Jim Cullen: Review of Patricia Cohen's "In Our Prime: The Invention of Middle Age" (Scribner, 2012)





Jim Cullen, who teaches at the Ethical Culture Fieldston School in New York, is a book review editor at HNN. His new book, Sensing the Past: Hollywood Stars and Historical Visions, is slated for publication by Oxford University Press later this year. Cullen blogs at American History Now.

The notion that middle age is essentially a cultural construction is not one that will be surprising to historians. But New York Times journalist Patricia Cohen makes this case with breadth and verve. Though it seems to sprawl at times, with a range of opinions that can become tiresome in their predictable diversity -- every opinion about middle age has its rejoinder --  In Our Prime is a serious and useful survey in the subject likely to remain a standard of its kind for some time to come.

Cohen begins by noting that until the twentieth century, there was rarely discussion of what he have come to know as middle age. To the extent that the concept was understood, it was generally regarded as one of productive maturity -- often enviable to the youthful, who longed for the gravitas time conferred. This situation began to change a century ago, heavily influenced by the advent of mass media, particularly movies and advertising, which substantially changed the terms of the equation.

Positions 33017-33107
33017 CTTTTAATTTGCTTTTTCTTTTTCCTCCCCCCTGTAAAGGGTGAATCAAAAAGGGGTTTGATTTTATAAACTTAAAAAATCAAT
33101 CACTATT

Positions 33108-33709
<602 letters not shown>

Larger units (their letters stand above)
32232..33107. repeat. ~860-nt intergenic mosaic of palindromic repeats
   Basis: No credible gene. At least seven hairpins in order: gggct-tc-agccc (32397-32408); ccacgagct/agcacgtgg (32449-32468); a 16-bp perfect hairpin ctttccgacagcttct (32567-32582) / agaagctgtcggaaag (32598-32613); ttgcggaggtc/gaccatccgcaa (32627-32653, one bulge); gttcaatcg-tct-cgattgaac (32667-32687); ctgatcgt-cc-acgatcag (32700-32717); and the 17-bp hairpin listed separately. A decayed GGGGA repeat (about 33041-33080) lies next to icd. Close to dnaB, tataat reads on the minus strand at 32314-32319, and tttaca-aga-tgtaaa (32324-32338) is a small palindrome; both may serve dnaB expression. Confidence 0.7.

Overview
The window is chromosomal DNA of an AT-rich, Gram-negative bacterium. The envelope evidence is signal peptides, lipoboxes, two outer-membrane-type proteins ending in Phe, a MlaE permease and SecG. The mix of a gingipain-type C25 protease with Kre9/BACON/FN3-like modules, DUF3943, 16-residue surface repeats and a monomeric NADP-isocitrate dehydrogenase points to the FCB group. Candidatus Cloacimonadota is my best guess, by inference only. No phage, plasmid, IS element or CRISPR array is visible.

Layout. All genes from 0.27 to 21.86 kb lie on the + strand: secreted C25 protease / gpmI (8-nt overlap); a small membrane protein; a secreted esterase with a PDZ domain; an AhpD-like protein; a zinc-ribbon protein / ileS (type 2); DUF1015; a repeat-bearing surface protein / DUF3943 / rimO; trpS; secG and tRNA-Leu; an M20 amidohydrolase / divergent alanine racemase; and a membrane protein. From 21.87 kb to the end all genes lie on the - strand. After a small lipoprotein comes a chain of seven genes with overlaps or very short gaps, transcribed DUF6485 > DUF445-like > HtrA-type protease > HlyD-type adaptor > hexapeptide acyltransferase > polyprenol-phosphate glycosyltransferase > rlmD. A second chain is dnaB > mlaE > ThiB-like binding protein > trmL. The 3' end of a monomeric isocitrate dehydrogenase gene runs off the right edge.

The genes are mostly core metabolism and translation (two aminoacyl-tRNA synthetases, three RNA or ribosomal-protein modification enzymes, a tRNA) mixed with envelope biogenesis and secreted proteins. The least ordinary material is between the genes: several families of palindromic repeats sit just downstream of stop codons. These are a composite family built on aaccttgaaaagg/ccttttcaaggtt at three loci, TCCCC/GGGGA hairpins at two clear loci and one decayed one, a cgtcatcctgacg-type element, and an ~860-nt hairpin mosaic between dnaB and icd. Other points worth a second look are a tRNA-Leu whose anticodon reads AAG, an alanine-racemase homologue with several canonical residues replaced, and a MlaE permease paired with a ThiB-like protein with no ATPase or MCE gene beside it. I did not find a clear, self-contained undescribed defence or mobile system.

The status of middle age receded still further in the first half of the twentieth century, as psychologists Sigmund Freud and G. Stanley Hall focused on infancy and adolescence as the crucial staging grounds of personal identity. Not until the path-breaking work of Erik Erickson was there much effort to delineate a notion of midlife, and even he backed into via his attempts to segment the either end of a lifetime. Ironically, it was not until the 1960s, in the zenith of youth culture, that there was any real effort to systematically define and trace midlife using longitudinal studies and neurological research backed by serious foundation money. In recent decades these efforts have led to a greater understanding of the the (still imprecisely defined) concept senescence. Current scientific opinion emphasizes the plastic nature of the brain long after maturity, with recent speculation that there are certain kinds of aptitude (like responding to unexpected stress) that older people seem to handle better than younger ones, even if there are not currently good ways to measure a quality that falls into the category of wisdom.

In the last third of the book Cohen surveys "the Midlife Industrial Complex," which she sees as a largely capitalist-driven phenomenon. She notes how a wide array of conditions associated with age, ranging from physical appearance to sexual drive, have been medicalized in recent decades by huckters seeking to exploit the emotional vulnerabilities and relatively deep pockets of Baby Boomers. Yet even this seems to have a silver lining, as marketers are gradually realizing that their mania for the 18-49 demographic overlooks some of the most fertile terrain for their wares. Such a recognition has begun to have an impact on television, for example, where shows geared to more mature and diverse audiences have become more common.

In Our Prime has an even tone and intellectual depth that talks frankly about some of the most dismaying aspects of the aging process. But its overall mood is upbeat: mid-life -- which Cohen resists defining precisely even as the book ends -- is a lengthening time of opportunity. Her message of hope is worth buying, literally and figuratively.


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